[4] With respect to the statute of limitations issue, it appears that the plaintiffs filed an identical predecessor suit in this Court in January, 1982, well within the one (1) year of the May 22, 1981 acts complained of in this litigation, and because of the plaintiffs initiating bankruptcy proceedings, the judge to whom that case, C.A. No. 82-0555, was assigned, dismissed that suit without prejudice on December 9, 1982. Plaintiffs refiled this suit on January 24, 1983. Plaintiffs assert under such circumstances the statute of limitations applicable to plaintiffs' causes of action was tolled, citing Macklin v. Spector Freight Systems, Inc., 478 F.2d 979, 994, 996 (D.C.Cir.1973). On the other hand, defendants rely upon Dupree v. Jefferson, 666 F.2d 606 (D.C.Cir.1981) to support their position that the pendency of the earlier case, and subsequent dismissal without prejudice, did not tall the running of the statute of limitations on the federal claims. In view of the disposition we reach on another ground, we need not resolve this issue in this case.

[5] Even assuming that Ms. Daisy Hopkins was operating under the assumption that obtaining a loan to pay off a delinquent promissory note on rental or investment property was not a business purpose, and she urged the misrepresentation to avoid the restrictions of the Truth-in-Lending Act and applicable D.C.Code usery or consumer protection provisions, this would not make her liable, if, in fact, the purpose of the loan as disclosed to her was a business purpose. Likewise, even if Mr. Norman Tillette, President of Nationwide, was under the same misapprehension, this would not make the loan a "consumer" loan, if under the law a loan on rental or investment property, to prevent foreclosure, is a commercial or business purpose loan.

[6] There is a dispute as to whether Ms. Daisy Hopkins was an agent for the plaintiff seeking a source of loan funds on behalf of the plaintiffs or whether she was a broker agent for Nationwide Mortgage Corporation. Nationwide denies that she was its employee or agent.

[7] Family Savings and Loan Association has submitted exhibits in cases LT 43769-80, 62330-80 and 51001-81 in which Mr. Fair brought suit against tenants of 1926 17th Street, S.E.

[8] Family Savings and Loan Association has consistently taken the position throughout this litigation that the loan at issue here was a business purpose loan to preserve the business and investment property of the plaintiffs and to save 1926 17th Street, S.E. from imminent foreclosure. It was indeed clear from the very beginning of this transaction that the property at issue was not the personal residence of Michael and Sharon Fair on May 1, 1981, as Ms. Hopkins first spoke to him in the yard of his residence, 1928 17th Street, S.E. From what he told Ms. Hopkins, based on his own affidavit, she would have been justified in concluding that the property next door was an investment and rental piece of property.

[9] The trustee had a reasonable basis for concluding that Mr. Fair was sophisticated as to the difference between consumer loans and business purpose loans and that he knowingly acquiesced in material misrepresentations to obtain a quick loan outside the terms of the Truth-in-Lending Act and the District of Columbia usery and consumer protection provisions and to deceive the ultimate purchaser of his note. Cf. Browning J. Peyton v. Aetna Mortgage Investment Corp., et al., C.A. No. 82-1316 (D.D.C. March 15, 1983) (Gesell, J.). See also, Levora Williams, et al. v. Nationwide Mortgage Corporation, et al., C.A. No. 82-3706 (D.D.C. March 25, 1983) (Gesell, J.).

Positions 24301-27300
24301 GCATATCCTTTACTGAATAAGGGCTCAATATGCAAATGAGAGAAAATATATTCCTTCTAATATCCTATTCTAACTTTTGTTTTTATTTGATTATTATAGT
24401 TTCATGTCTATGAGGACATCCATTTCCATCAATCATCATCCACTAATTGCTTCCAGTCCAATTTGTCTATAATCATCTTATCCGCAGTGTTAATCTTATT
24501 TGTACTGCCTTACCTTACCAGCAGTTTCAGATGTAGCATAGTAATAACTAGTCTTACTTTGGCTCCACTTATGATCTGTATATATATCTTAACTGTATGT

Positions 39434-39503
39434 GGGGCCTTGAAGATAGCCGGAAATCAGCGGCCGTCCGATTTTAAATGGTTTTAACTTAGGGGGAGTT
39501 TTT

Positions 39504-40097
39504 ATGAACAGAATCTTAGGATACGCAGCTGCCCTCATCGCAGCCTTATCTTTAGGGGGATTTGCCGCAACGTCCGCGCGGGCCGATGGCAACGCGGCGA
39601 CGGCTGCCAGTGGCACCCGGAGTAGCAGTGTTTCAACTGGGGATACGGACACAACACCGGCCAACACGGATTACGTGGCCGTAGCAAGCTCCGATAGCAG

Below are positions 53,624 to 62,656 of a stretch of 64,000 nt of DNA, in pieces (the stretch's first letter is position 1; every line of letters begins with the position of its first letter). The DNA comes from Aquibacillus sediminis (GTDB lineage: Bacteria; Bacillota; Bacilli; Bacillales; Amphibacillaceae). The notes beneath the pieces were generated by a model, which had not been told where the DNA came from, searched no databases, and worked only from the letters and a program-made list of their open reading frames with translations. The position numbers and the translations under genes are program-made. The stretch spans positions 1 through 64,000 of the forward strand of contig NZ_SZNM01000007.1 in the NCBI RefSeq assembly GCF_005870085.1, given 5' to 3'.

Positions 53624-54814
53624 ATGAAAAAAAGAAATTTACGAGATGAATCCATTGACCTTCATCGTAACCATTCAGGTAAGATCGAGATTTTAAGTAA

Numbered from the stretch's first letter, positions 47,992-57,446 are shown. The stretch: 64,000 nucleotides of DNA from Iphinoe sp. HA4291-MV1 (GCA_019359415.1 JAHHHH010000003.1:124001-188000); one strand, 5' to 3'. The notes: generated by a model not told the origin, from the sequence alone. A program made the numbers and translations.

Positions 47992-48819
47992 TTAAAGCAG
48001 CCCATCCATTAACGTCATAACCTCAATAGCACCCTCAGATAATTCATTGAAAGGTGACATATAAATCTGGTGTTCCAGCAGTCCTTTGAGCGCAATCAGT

[10] It is noted that Family Savings and Loan Association filed a counterclaim against the plaintiffs asserting three (3) causes of action, i.e., debt, fraudulent misrepresentation and breach of warranty. It is most probable that plaintiffs were relieved of these potential liabilities in the bankruptcy proceeding, and if that is so, Family Savings and Loan Association should file a praecipe dismissing its counterclaim within ten (10) days hereof.

Family Savings and Loan Association also crossclaimed against Nationwide Mortgage Corporation alleging fraudulent inducement seeking indemnity of actual damages of $30,000.00, punitive damages of $500,000.00, attorney's fees and costs, and alternatively, for negligent misrepresentation seeking damages for dimunition of the value of the promissory note by the Fairs, plus attorney's fees and costs. As it appears that the crossclaim was predicated upon the contingency of Family Savings and Loan Association being found liable to the Fairs, the Fairs' causes of action now being dismissed, it would appear that Family Savings and Loan Association would not be inclined to pursue its crossclaims. If this be so, a praecipe dismissing the crossclaims should also be filed within ten (10) days hereof.

[11] The Magistrate notes that defaults were entered against the defendants Southeast Title Corporation and Daisy Hopkins. Southeast has since moved to vacate the default and to dismiss the complaint as to it on the grounds that the court in C.A. No. 82-0555 had dismissed the complaint as to it with prejudice. The Magistrate will rule upon its motions separately.

[12] If it intends to proceed as substitute plaintiff, it shall file a memorandum of law, with points and authorities, within ten (10) days of this Order. The defendants still remaining in the case shall have five (5) days to respond.